Before delving into the details, we established a distinct approach for hobgoblin deities, separate from orcs. First and foremost, hobgoblins are practical people. They are not as conservative or fanatical as orcs, so their relationship with deities should reflect this. Despite the expectation of dominant lawful evil deities, we did not apply this to hobgoblins.

Hobgoblins believe that a deity’s most significant attribute is its success, primarily in warfare, and its ability to survive. Therefore, we conceptualized hobgoblin deities as paragons of certain domains. If there is a deity associated with magic, it should be the best war wizard, for instance. If there’s a deity associated with leadership, it should be the most formidable commander. In essence, they needed to be exemplars rather than divine beings.

Regarding the details, the hobgoblin pantheon was one of the areas we invested significant thought into. Nomog-Geaya and Bargrivyek in the existing hobgoblin pantheon were rather lacking in detail. Additionally, Maglubiyet had an overwhelming influence on the existing pantheon. Thus, substantial adjustments were required in this regard.

There were two primary ideas for the hobgoblin pantheon. Firstly, each deity was seen as different incarnations of the same entity, representing various aspects of warfare. This singular, powerful lawful evil entity could be viewed as a god of sieges, duels, combat spells, and more, depending on the situation.

However, this approach risked one entity becoming overly dominant. Hence, we transitioned to the second idea—a pantheon with significant historical relationships between the deities, all centered around warfare.

Essentially, there would be four deities (which was the case, with some modifications). The first was the leader, a commander representing tactical warfare and dominance. The second was a weapon master, focusing on direct combat and weapon skills. The third would handle combat spells, while the fourth would cover ambushes, reconnaissance, logistics, and related matters.

After designing these four deities conceptually, we realized they were all lawful evil. However, we wanted to provide alternatives for all races, and we had no good or chaotic deities on hand. Creating some kind of chaotic good rebel deity was the most obvious choice, but it wouldn’t be a very original idea. The lawful evil vs. chaotic good theme had been explored countless times and wasn’t particularly novel.

Therefore, we decided that one deity should shift towards good alignment, and we also needed a deity who was chaotic (preferably chaotic neutral). But the question remained: which one would transition to the good side?

The leader was out of the question. It had to be one of the weapon masters, spellcasters, or scout deities. Upon closer examination, we realized that the theme of the weapon master could essentially be used for the leader as well. We’ve seen many famous characters transition from lawful good to lawful evil, right? Characters like Anakin Skywalker or Lord Soth are excellent examples. However, the reverse is not so common. There aren’t many instances of lawful evil characters becoming good. So, what if the greatest weapon master, the hobgoblin, who was lawful evil, were to turn towards good?

We thought about this extensively. In some Far Eastern films, there are scenes where the greatest weapon master teaches individuals who are initially reluctant to use the weapon. Could this weapon master not be as evil as initially assumed? Could it incorporate themes like honor or peace?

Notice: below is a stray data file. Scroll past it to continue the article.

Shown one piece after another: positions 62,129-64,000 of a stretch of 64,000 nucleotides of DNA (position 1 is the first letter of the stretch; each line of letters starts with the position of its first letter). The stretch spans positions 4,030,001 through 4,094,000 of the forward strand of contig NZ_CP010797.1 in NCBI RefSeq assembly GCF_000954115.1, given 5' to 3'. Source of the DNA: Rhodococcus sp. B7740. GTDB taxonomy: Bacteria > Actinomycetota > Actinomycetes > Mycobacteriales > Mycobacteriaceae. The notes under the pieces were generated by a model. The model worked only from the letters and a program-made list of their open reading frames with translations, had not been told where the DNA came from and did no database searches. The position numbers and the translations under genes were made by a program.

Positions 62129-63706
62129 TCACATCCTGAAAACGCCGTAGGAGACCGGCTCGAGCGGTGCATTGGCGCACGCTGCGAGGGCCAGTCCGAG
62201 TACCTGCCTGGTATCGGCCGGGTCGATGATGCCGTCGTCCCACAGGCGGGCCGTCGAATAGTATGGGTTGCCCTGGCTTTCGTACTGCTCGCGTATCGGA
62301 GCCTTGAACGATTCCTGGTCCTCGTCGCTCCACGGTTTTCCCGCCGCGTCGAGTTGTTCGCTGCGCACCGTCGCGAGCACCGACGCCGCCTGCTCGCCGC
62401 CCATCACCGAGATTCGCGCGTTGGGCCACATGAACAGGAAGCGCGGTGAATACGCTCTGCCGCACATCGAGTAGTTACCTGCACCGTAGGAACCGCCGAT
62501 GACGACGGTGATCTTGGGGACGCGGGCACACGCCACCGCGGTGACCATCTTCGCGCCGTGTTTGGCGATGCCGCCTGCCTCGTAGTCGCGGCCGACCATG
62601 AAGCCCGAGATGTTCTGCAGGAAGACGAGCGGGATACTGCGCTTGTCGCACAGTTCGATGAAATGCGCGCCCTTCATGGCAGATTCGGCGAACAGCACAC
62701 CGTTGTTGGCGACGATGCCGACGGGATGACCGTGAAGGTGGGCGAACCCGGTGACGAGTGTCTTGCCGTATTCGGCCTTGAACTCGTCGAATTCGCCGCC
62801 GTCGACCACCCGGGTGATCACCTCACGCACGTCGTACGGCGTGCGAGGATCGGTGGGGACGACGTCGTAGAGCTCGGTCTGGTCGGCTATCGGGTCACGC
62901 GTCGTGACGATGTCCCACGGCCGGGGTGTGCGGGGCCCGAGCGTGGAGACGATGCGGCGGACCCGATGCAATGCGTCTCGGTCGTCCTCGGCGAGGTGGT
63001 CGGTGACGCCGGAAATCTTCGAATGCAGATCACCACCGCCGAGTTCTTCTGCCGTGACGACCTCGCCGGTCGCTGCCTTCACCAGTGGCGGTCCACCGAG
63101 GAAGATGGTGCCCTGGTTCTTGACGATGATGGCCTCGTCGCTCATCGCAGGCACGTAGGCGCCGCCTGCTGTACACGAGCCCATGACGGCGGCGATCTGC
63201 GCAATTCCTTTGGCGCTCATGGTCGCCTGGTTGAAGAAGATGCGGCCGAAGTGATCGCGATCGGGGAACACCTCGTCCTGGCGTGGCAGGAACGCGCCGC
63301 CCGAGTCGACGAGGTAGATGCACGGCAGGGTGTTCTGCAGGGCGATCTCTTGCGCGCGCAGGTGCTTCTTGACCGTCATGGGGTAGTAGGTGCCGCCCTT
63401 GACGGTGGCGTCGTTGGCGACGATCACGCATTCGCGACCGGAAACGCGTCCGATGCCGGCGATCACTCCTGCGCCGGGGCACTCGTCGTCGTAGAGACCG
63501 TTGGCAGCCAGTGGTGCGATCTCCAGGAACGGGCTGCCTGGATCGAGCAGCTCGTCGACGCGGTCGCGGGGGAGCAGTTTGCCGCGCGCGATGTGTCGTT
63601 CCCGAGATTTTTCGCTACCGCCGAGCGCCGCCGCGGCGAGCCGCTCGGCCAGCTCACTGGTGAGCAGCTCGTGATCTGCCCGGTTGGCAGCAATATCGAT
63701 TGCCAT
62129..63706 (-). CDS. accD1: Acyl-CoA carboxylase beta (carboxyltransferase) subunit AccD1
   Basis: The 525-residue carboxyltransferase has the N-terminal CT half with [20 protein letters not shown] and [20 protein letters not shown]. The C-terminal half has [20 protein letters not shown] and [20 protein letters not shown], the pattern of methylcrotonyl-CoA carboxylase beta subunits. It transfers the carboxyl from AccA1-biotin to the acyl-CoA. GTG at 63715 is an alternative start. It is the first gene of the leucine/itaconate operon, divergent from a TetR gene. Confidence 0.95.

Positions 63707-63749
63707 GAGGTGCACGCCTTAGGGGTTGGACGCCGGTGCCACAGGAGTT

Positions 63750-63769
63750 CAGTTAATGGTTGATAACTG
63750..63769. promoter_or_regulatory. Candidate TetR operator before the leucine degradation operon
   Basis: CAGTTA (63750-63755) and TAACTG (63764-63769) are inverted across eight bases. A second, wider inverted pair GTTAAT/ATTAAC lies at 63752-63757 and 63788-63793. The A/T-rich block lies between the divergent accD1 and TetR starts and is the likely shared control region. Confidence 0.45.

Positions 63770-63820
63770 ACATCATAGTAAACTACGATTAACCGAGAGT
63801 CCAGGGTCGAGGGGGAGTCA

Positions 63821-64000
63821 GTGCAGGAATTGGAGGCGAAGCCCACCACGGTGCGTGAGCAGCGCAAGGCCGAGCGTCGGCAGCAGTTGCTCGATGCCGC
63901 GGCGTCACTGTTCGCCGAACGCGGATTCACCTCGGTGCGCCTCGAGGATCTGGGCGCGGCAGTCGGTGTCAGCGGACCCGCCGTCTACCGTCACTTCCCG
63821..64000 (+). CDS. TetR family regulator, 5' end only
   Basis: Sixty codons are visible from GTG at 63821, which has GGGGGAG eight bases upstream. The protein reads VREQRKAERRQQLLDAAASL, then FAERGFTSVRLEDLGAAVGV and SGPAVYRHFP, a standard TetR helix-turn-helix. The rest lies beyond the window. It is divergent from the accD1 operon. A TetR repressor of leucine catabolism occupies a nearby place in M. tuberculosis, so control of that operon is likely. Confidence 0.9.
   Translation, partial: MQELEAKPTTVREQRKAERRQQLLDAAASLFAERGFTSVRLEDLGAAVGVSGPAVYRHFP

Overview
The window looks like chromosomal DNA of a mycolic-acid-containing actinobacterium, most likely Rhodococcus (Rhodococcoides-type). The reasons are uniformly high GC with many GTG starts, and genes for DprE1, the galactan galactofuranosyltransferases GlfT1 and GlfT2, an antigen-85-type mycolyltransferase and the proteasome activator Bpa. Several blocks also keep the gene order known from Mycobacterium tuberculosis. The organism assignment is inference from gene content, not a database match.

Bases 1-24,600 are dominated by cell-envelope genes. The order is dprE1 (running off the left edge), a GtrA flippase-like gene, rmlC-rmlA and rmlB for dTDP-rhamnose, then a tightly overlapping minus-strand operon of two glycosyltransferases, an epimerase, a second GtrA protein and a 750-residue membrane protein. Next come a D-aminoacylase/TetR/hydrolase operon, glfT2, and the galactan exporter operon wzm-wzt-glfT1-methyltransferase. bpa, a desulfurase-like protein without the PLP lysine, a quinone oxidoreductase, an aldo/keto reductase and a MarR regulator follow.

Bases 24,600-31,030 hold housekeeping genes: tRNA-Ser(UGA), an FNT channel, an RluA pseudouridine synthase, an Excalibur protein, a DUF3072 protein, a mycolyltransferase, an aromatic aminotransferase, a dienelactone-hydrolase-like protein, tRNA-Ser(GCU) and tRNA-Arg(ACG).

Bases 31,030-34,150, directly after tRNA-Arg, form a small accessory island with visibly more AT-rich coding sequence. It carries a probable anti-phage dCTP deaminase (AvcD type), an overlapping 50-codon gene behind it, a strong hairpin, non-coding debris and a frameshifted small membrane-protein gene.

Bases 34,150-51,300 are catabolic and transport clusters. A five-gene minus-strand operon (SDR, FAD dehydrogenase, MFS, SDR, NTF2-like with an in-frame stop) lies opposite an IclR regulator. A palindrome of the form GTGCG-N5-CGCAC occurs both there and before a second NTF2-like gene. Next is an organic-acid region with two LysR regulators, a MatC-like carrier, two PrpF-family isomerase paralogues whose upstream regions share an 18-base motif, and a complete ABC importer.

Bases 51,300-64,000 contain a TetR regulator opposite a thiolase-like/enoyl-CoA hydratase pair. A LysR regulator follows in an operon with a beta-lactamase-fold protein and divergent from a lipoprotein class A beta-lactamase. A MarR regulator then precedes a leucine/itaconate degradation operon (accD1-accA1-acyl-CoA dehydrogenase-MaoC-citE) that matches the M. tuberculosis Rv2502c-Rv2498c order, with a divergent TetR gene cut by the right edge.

At this point, the weapon master started to take shape. It was named Chaxar and we crafted a story about how he departed from the hobgoblin pantheon and joined the side of a mighty lawful good deity. If you read Chaxar’s story carefully, you might notice that the deity he joined was Heironeous. When the powerful knightly deity perished, Chaxar, who was his most powerful aide at the time, became a kind of deity of knighthood. He also became an enemy of the hobgoblin pantheon. It’s an intriguing story.

What about the chaotic neutral deity? For this, we pondered extensively on the nature of lawful evil. Ultimately, we found inspiration from the modern world. This deity, named Vual, would be gender-neutral. They would stand against all stereotypes, impositions, coercions, and tyrannies. So much so that they would be bold and perhaps fearless enough to oppose lawful good deities like Chaxar. Vual would have no hierarchical structure, but like people who organize quickly on X nowadays, they would be able to communicate rapidly and create very powerful social or economic sanctions.

In this context, Vual is not a caricature. They are a refuge for players and perhaps DMs who want the in-game representation of their real-world beliefs. How much you use Vual in your games is entirely up to you. They might even become a collective consciousness of rebels rather than a real deity.

Of course, the leader deity became Malath, taking inspiration from Malathgargon, the hobgoblin city we’ve long used in our games. The spellcaster, Belfuun, became Chaxar’s twin sister, and a great drama was written between these three. The scout, Ychelgu, became silent, lethal, and charismatic.

However, Chaxar and Vual were not part of this, and the hobgoblin pantheon was reduced to three. At this point, we focused on another aspect of war. Just like in the case of orcs, we added Ovgorad, who was once mortal, as a fourth deity. He is the brilliant engineer who designed the massive hobgoblin city of Malathgargon and is proficient in all forms of creation. Unlike Chaxar, he would be entirely loyal to the pantheon.

Subscribe to our newsletter!

Leave a Reply